Social Security benefits set for modest increase

The average beneficiary should expect to see about a $25 monthly increase next year, to account for the rising cost of living.

Patrick Semansky/AP
Millions of Social Security recipients and other retirees can expect another small increase in benefits in 2018. Preliminary figures suggest an increase of around 2 percent. That would mean an extra $25 a month for the average beneficiary.

Millions of Social Security recipients and other retirees can expect another small increase in benefits next year.

Preliminary figures suggest that the annual increase will be around 2 percent, which would mean an extra $25 a month for the average beneficiary.

The Social Security Administration is scheduled to announce the cost-of-living adjustment (COLA) Friday morning. The annual increase hasn't topped 2 percent since 2012.

The COLA affects benefits for more than 70 million United States residents, including Social Security recipients, disabled veterans and federal retirees – about 1 in 5 Americans. The average monthly Social Security payment is $1,258, or about $15,000 a year. 

By law, COLA is based on a broad measure of consumer prices generated by the Bureau of Labor Statistics. Advocates for seniors claim the inflation index doesn't accurately capture rising prices faced by seniors, especially for health care.

"It's squeezing them. It's causing them to dip into savings more quickly," said Mary Johnson of The Senior Citizens League. "The lifetime income that they were counting on just isn't there."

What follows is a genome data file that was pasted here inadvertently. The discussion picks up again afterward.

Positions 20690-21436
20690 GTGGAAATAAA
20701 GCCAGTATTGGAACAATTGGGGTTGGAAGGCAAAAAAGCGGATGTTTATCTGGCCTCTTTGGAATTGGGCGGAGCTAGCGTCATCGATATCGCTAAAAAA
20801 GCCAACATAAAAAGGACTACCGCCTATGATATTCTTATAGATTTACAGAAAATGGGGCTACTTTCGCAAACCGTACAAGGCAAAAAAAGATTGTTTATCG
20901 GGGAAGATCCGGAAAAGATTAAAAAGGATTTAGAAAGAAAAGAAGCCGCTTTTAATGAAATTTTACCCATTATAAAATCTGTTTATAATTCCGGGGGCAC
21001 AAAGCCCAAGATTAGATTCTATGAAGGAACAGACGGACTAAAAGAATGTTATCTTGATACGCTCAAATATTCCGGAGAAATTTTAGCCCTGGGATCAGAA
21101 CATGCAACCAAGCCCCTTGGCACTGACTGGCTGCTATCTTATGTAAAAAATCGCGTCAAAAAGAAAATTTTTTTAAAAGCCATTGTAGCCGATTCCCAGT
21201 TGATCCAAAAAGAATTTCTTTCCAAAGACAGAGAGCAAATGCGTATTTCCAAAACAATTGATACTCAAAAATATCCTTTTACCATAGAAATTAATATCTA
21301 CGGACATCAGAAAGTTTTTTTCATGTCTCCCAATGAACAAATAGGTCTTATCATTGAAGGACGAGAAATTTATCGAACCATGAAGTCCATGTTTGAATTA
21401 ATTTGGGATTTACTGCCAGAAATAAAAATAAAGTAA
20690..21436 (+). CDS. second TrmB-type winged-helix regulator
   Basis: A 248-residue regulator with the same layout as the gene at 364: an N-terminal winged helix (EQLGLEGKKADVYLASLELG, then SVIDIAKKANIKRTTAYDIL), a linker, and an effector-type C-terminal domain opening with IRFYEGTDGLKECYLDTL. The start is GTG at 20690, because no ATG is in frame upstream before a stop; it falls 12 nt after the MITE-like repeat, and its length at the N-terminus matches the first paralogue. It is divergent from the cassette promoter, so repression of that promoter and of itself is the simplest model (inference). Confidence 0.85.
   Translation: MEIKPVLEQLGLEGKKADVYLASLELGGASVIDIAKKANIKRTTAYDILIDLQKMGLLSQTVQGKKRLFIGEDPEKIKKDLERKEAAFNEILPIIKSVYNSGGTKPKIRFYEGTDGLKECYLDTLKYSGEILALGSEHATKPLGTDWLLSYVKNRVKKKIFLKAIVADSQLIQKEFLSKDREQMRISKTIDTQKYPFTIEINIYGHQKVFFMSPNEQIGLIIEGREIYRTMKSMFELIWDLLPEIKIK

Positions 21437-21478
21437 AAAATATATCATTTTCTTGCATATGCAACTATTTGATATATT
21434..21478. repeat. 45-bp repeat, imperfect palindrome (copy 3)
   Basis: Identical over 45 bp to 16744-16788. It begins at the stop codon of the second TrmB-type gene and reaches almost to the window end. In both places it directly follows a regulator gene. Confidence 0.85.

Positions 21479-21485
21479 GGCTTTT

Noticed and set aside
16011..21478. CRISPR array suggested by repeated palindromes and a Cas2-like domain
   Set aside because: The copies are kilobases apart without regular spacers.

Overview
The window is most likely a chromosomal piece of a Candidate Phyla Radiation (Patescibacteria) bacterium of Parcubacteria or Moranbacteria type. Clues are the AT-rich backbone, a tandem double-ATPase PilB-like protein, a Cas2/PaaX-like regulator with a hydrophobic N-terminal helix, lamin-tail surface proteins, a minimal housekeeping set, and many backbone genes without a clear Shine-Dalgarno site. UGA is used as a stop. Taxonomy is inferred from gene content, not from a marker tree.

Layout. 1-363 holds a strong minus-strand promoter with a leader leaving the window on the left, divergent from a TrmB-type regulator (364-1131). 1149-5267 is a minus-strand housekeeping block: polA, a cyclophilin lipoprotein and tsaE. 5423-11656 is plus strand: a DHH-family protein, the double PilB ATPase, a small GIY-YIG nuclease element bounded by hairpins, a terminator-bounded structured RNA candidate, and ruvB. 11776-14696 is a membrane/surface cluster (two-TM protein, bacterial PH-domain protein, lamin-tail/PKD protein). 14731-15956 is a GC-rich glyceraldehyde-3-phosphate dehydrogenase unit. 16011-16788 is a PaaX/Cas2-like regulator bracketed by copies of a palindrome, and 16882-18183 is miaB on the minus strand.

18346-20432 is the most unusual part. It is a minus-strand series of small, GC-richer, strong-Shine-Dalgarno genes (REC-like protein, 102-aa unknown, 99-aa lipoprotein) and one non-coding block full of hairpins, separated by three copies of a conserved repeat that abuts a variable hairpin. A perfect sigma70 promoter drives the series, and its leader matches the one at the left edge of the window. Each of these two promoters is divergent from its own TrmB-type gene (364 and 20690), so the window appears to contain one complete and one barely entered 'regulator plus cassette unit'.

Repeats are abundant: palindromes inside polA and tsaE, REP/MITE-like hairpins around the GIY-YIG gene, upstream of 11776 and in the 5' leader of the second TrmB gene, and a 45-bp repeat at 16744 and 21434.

Some conservatives argue that the inflation index is too generous because when prices go up, people change their buying habits and buy cheaper alternatives.

Consumer prices went up only slightly in the past year despite a recent spike in gasoline prices after hurricanes slowed oil production in the Gulf Coast, said Max Gulker, senior research fellow at the American Institute for Economic Research.

Mr. Gulker projects the COLA will be between 1.7 percent and 2.1 percent.

"For the most part, there was a decline in energy prices for a lot of the year," Gulker said. "But at the end of the year we saw that uptick in gas from the hurricanes."

Congress enacted automatic annual increases for Social Security in 1975. Presidents often get blamed when increases are small or zero, but President Trump has no power to boost the increase, unless he persuades Congress to change the law.

In 2009, former President Barack Obama persuaded Congress to approve one-time payments of $250 to Social Security recipients as part an economic stimulus package.

Over the past eight years, the COLA has averaged just above 1 percent. In the previous decade, it averaged 3 percent.

Ms. Johnson noted that multiple years of small or no COLA's reduces the income of retirees for the rest of their lives.

"Think about the length of a retirement period. Eight years is about a third of a [healthy] retirement," Johnson said.

The COLA is based on the Consumer Price Index for Urban Wage Earners and Clerical Workers, or CPI-W, a broad measure of consumer prices. It measures price changes for food, housing, clothing, transportation, energy, medical care, recreation, and education.

The August report says energy prices are up 6.5 percent from the previous year, while the cost of medical care is up just 1.7 percent. The cost of food is up 1.1 percent.

The COLA is calculated using the average CPI-W for July, August, and September, and comparing it to the same three months from the previous year.

The numbers for July and August suggest a COLA of 1.7 percent. The numbers for September are to be released Friday.

This story was reported by The Associated Press. 

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